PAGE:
• The timer is not a field so it can’t be added to CRM views.  It is only effective on the CRM form.  On views, users must leverage the date time fields instead.  Some color-coded SLA identifiers would have been useful in the views. I guess you can do that via conditional formatting rules if using the Outlook Client
  • Each Timer control is bound to a set of fields.  This means if you want a Timer that overs First Response that then switches over to Resolve By you will need 2 Timers and some JavaScript to show/hide the Timers.

In summary, a cool new feature.   I especially like the configurability offered to automate any number of actions at the warning  and again at the deadline.

11 thoughts on “New in CRM Online Spring ‘14 / Service Pack 1 / Leo: SLAs

  1. Pingback: What’s New in CRM Online Spring ‘14 / Service Pack 1 for Microsoft Dynamics CRM | GT // CRM

  2. ansrikanth

    Awesome article Gareth.. Was struggling to find out information on this last night, That’s a good start for me… I will post some of my questions here it self on the same topic after going through it again.

  3. ansrikanth

    Awesome article Gareth… Only worry for me on the first look is the workflows are running under SLA Owner account, which is updating the modified by & on of my case with the System admin account.. Might fail some of my reports :(, Did you observed that ?? Any other alternates you think ??

  4. TseiTsei

    Thanks for this!

    Can I easily calculate the resolving time using the timer? I tried but when I resolve the case, the timer says only succeeded instead of showing the time used.

    1. Gareth Tucker Post author

      I don’t think the timer control will help you there. You would need to calculate the resolution time yourself. Which will be difficult if you want to report it in business hours.

  5. Lewis

    I have been trying to figure out why this wont work, I have created the SLA, associated it with an Entitlement, and then associated the Entitlement with a Case, But i have the issue that at the top of this article you have the “Applicable SLA” section with dates inside of that. Neither my colleagues nor I could figure out how to get the information in there.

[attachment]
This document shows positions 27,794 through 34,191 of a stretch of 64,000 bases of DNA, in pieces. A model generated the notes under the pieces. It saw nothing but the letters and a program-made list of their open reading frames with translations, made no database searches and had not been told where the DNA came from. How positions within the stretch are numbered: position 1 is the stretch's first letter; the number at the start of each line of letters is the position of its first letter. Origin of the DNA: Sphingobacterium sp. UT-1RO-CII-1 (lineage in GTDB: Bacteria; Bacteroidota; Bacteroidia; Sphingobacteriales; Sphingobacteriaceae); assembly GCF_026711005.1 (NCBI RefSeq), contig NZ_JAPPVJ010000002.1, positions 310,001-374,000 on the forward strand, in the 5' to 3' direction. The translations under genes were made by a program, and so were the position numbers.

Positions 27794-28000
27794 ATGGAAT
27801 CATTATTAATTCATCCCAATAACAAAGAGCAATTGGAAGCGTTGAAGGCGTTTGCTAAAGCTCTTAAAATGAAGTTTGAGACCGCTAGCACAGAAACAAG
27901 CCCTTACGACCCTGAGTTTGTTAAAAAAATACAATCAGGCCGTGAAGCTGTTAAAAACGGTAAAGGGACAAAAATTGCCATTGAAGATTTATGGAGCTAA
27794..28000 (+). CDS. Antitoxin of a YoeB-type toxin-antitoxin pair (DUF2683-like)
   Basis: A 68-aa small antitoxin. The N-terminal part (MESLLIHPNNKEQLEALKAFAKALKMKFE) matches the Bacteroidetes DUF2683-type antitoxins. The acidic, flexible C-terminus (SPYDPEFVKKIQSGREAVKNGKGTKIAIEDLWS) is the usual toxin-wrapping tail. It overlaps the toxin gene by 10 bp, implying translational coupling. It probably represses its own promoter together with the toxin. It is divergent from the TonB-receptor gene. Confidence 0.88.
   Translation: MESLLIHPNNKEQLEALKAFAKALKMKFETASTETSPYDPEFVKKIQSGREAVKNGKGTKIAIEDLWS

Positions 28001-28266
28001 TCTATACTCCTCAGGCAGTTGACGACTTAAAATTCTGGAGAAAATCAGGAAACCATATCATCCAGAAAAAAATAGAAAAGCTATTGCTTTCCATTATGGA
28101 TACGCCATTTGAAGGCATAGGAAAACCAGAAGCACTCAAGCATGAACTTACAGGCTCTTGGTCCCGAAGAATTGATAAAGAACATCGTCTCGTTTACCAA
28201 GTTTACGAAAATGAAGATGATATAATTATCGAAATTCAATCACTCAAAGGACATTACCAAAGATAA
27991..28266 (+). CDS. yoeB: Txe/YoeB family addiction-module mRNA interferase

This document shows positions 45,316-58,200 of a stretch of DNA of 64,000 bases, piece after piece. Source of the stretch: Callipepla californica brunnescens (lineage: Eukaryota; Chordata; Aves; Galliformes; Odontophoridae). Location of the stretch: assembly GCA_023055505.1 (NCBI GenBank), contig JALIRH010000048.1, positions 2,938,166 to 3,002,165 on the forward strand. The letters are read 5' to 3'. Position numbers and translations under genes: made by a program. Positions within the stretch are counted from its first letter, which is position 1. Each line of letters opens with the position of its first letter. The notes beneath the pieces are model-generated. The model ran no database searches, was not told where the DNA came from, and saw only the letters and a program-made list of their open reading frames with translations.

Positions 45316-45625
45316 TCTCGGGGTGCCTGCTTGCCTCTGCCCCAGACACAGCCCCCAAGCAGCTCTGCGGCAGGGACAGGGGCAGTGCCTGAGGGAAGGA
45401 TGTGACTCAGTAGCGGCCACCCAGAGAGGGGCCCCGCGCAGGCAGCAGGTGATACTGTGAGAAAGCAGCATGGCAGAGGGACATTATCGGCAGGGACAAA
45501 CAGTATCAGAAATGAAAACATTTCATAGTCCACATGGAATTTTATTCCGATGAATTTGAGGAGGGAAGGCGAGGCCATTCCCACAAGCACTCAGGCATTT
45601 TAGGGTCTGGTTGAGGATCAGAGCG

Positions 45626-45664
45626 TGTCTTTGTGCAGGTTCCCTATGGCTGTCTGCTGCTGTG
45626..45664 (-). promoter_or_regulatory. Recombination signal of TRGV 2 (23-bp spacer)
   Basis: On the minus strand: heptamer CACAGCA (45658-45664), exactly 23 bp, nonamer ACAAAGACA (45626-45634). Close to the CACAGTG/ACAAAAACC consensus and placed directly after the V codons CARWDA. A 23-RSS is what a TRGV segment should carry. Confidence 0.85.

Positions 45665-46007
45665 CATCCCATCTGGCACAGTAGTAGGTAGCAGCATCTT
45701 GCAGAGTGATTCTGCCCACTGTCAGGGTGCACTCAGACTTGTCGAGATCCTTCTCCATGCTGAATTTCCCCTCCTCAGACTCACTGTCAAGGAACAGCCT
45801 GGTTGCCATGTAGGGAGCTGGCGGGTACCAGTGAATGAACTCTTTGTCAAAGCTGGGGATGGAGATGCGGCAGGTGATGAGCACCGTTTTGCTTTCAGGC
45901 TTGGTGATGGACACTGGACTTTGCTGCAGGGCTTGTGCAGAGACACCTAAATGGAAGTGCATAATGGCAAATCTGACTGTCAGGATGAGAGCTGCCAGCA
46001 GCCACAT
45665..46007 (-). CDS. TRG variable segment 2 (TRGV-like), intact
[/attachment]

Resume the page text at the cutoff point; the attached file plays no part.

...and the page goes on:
If you could give me some help that would be Fantastic.

    1. Gareth Tucker Post author

      Are you not seeing those fields at all or are they just not populated? If those dates are not populating perhaps you are missing the service hours / holidays setup? (steps 1 and 2 in my post).

      1. Lewis

        Wow Thanks for the fast reply..
        I have the service hours, I didn’t put any holidays cause I assumed if there were none then it would still work just would count everyday, however I have just entered the a few holidays but the fields still aren’t populated.

  6. Martin Miller

    While this mechanism is useful, it seems to me to be unfinished functionality (I really do hope its classified as work in progress).

    The limitations I see are:
    * You cannot call a work flow in your warning / failure steps – arguably this is OK, since you might just set an SLA status field which in turn triggers some action – which could be uniform across the different rules for that SLA field. However its a pain if you just want to call a work flow directly to do the same action for the SLA’s.
    * All SLA times are referenced as offsets from the creation time of the case (as far as I can tell). This presumes that all cases are correctly set-up when first saved. However what we typically see is that cases once triaged follow a different SLA expectation based on their parameters. We would far rather like to see the SLA as relative to when the SLA criteria was met. Now I may be completely wrong about this – so welcome correction!

    We want to be able to set up the following scenario:
    – first response SLA (tighter for more important customers) – this is the time for our team to triage, classify and/or seek clarity from customer, and to assign to a team to act.
    – followup timer – (again tighter for more important customers, BUT importantly, varied by what kind of case it has become at triage [request, fault, help, etc.) – this is the time before the team assigned to do the work examine it.
    – resolution timer – entirely based on classifications along the way.

    As I said, out of the box it seems that assumption is made that the case is nicely triaged as created. This is seldom so for us. Cases come by email, the portal, and more rarely by phone. Rarely does the case that is created have all the right meta to dictate all its SLA’s aside from first response.

  7. David

    Hi everyone,
    I’m doing tests with SLAs and I don’t understand the behaviour of “firstresponseslastatus” and “resolvebyslastatus” fields. I believe that it would change automatically with “responseby” and “resolveby” fields depending on if it is succeed or not.
    Another doubt is if is possible to pause the SLA.
    Thanks guys